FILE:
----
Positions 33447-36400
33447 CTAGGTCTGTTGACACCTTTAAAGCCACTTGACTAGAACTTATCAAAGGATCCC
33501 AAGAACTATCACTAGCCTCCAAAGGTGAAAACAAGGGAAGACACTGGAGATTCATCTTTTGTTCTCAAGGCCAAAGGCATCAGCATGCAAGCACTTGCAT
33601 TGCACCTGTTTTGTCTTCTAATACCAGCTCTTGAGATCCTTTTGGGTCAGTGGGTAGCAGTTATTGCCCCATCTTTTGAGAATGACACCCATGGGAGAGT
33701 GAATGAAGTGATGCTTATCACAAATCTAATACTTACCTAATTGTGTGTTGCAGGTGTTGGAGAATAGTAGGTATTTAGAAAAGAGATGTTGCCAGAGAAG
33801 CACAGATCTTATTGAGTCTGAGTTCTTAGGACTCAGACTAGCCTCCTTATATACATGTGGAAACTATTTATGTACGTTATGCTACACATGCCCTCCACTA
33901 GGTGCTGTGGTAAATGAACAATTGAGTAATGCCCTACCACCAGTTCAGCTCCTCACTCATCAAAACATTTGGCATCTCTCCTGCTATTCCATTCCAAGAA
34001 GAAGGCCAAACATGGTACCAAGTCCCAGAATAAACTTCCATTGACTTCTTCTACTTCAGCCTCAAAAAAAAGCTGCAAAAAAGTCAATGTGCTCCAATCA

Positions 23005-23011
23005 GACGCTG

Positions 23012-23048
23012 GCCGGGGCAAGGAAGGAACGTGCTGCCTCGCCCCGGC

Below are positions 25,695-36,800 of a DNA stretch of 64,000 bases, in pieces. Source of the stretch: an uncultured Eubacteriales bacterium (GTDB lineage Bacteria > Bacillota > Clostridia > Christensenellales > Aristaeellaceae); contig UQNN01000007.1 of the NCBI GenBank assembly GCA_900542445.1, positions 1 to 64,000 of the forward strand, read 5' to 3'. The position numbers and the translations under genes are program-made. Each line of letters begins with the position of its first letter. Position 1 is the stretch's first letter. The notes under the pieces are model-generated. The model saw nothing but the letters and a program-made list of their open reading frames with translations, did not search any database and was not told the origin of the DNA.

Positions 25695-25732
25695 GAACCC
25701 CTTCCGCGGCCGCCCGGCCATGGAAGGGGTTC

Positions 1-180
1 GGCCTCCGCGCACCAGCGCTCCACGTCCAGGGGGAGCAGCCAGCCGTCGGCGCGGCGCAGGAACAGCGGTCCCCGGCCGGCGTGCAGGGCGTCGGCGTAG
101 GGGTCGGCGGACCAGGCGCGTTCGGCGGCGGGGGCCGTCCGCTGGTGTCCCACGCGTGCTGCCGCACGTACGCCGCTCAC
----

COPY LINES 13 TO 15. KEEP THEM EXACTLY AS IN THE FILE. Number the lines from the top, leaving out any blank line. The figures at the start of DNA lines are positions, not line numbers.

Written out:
Below are positions 25,695-36,800 of a DNA stretch of 64,000 bases, in pieces. Source of the stretch: an uncultured Eubacteriales bacterium (GTDB lineage Bacteria > Bacillota > Clostridia > Christensenellales > Aristaeellaceae); contig UQNN01000007.1 of the NCBI GenBank assembly GCA_900542445.1, positions 1 to 64,000 of the forward strand, read 5' to 3'. The position numbers and the translations under genes are program-made. Each line of letters begins with the position of its first letter. Position 1 is the stretch's first letter. The notes under the pieces are model-generated. The model saw nothing but the letters and a program-made list of their open reading frames with translations, did not search any database and was not told the origin of the DNA.

Positions 25695-25732
25695 GAACCC